Teachout’s flawed hypothesis leads him to fault nearly all of Ellington’s suites and extended compositions. He calls “Black, Brown and Beige” a patchwork, a not-quite-unified composition of which stretches of sustained musical argument were linked by transitional passages that sounded as though they had been lifted from the score of a Broadway musical. Teachout admits that the critics of the time had only one chance to hear and evaluate this new work, but is Teachout doing the work any better service by criticizing the transitions rather than focusing on the “sustained musical argument”? Later in the book, he dismisses the Shakespeare suite “Such Sweet Thunder” because it was “a collection of unrelated pieces”. But can we truly claim that Shakespeare’s plays were united by anything except his distinctive style? Teachout seems to ignore the compositional excellence in both “Thunder” and the later “Far East Suite”, saving his highest praise for the First and Second Sacred Concerts.
Like many biographers before him, Teachout accuses Ellington of being a musical poacher, claiming credit for pieces he did not write, and not properly acknowledging his collaborators. Ellington was guilty of that charge many times over. There was no excuse for him to claim credit for music that Billy Strayhorn wrote alone, and it is certainly true that Ellington didn’t do nearly enough to promote the work of his talented writing partner. However, when Ellington took on the job of collecting and modifying the raw material that his band members improvised on stage, he had every right to claim compositional credit. If we assume that Ellington was not transcribing the solos note-for-note on the bandstand, we can be rather sure that he reconstructed and developed the ideas from memory. Thus, what appeared on the score could have been as much from Ellington’s imagination as the horn of Johnny Hodges. Of course, Ellington should have shared credit, but it was his gift for gathering and organizing these musical ideas that made them immortal.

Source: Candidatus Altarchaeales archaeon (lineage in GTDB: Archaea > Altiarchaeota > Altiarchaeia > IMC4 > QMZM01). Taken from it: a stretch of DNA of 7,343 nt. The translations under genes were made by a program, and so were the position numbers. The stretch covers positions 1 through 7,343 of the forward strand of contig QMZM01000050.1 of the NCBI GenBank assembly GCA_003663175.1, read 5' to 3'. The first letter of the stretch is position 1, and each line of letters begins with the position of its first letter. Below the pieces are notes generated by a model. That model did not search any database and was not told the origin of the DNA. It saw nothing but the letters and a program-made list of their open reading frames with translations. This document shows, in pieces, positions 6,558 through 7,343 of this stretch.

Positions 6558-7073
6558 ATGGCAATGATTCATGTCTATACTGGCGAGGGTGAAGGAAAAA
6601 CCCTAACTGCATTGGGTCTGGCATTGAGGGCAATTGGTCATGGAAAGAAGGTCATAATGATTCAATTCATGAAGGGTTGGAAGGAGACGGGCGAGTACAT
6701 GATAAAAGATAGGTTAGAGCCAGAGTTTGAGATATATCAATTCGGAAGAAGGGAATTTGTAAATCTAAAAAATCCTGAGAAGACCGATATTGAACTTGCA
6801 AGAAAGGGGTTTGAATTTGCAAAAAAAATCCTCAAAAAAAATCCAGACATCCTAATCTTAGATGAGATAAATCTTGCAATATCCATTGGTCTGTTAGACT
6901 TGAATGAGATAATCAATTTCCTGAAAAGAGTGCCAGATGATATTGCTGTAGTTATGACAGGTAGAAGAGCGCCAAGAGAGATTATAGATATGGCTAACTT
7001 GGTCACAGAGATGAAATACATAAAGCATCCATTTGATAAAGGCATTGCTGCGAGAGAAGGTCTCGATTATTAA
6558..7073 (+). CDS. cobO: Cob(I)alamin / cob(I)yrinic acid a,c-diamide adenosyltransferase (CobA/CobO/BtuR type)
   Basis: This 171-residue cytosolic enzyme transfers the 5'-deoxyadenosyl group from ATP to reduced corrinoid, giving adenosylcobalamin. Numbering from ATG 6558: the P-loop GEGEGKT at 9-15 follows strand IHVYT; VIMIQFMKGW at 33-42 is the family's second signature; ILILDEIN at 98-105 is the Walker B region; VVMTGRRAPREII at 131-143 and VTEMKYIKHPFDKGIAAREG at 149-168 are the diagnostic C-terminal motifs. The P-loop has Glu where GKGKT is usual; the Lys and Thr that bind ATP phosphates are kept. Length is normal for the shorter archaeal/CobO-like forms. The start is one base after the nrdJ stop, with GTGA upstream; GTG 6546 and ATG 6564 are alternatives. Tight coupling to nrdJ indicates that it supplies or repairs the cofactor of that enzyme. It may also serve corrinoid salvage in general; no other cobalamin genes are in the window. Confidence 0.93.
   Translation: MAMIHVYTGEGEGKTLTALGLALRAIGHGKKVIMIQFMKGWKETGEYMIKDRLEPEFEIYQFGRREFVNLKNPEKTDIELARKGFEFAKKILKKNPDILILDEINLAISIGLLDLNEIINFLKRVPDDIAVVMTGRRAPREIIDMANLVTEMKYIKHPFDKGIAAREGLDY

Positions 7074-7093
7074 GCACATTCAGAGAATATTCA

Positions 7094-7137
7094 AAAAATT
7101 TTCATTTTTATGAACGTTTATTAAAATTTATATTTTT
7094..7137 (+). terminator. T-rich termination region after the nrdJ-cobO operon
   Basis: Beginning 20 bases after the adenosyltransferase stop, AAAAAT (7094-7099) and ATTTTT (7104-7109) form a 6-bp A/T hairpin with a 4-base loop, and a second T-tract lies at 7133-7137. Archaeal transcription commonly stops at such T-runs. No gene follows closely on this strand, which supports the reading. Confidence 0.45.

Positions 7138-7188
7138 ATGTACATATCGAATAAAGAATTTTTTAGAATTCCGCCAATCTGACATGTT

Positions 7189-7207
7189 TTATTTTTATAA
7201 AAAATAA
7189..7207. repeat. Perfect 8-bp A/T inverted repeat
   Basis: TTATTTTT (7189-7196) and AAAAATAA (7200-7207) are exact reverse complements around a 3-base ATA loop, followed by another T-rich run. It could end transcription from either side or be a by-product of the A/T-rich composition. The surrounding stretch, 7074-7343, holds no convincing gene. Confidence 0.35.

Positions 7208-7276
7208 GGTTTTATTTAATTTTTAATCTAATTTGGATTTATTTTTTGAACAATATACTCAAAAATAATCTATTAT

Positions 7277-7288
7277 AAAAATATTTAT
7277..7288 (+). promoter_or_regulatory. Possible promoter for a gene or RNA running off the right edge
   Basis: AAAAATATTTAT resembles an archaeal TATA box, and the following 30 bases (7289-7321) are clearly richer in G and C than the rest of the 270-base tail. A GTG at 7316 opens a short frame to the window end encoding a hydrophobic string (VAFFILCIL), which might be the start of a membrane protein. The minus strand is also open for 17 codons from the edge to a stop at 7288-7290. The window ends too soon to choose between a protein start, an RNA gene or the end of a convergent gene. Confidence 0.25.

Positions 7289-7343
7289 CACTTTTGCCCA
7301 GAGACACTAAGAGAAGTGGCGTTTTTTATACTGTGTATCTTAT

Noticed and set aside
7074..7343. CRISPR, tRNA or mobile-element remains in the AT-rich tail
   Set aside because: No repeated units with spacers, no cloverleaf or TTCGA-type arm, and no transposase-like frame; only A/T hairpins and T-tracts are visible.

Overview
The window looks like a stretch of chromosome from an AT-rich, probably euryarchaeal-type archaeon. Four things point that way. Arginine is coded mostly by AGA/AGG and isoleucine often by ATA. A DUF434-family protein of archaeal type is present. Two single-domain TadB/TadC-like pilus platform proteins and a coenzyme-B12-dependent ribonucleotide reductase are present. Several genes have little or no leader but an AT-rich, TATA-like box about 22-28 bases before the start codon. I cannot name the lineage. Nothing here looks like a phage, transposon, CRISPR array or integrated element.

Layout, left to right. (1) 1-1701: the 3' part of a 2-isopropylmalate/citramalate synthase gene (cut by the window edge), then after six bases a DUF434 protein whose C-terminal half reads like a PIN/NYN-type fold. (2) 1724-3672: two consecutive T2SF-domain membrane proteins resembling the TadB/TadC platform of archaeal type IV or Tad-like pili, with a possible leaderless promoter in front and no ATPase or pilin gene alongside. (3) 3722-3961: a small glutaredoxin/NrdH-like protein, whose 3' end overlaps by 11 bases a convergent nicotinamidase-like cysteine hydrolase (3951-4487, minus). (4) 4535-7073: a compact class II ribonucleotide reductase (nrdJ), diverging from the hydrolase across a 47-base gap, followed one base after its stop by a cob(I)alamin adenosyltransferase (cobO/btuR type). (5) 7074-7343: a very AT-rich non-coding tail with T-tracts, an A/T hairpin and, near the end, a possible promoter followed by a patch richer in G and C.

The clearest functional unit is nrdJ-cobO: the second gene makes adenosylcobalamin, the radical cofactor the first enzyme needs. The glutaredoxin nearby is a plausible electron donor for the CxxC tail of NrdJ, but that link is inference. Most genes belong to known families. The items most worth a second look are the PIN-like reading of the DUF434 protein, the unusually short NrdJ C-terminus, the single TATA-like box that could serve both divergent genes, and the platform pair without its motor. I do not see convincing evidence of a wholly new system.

While I cannot agree with many of Teachout’s arguments about Ellington’s music, I feel compelled to defend him on the charges of racism. Teachout only makes one overt comment about blacks in general, and it is that they sometimes gave preferential treatment to those with lighter skin tones. Teachout calls that “a dirty little secret”, but this rather dubious notion has been widely reported by both black and white commentators. Otherwise, Teachout seems genuinely respectful of Ellington’s efforts to support his race through his music and his dignified appearance (Ellington called it “acting on behalf of the race”). As a biographer, Teachout has the right to criticize Ellington’s personal and professional life. He makes no generalizations between Elllington’s behavior and other blacks, because there are none to be made. Just because Teachout and many other jazz critic/historians happen to be white is no excuse for blacks to lash out when their heroes are criticized for their individual shortcomings. Teachout’s book will have great value to future scholars. It is unfortunate that the tempest created by both Teachout and his detractors has clouded the importance of this historical volume.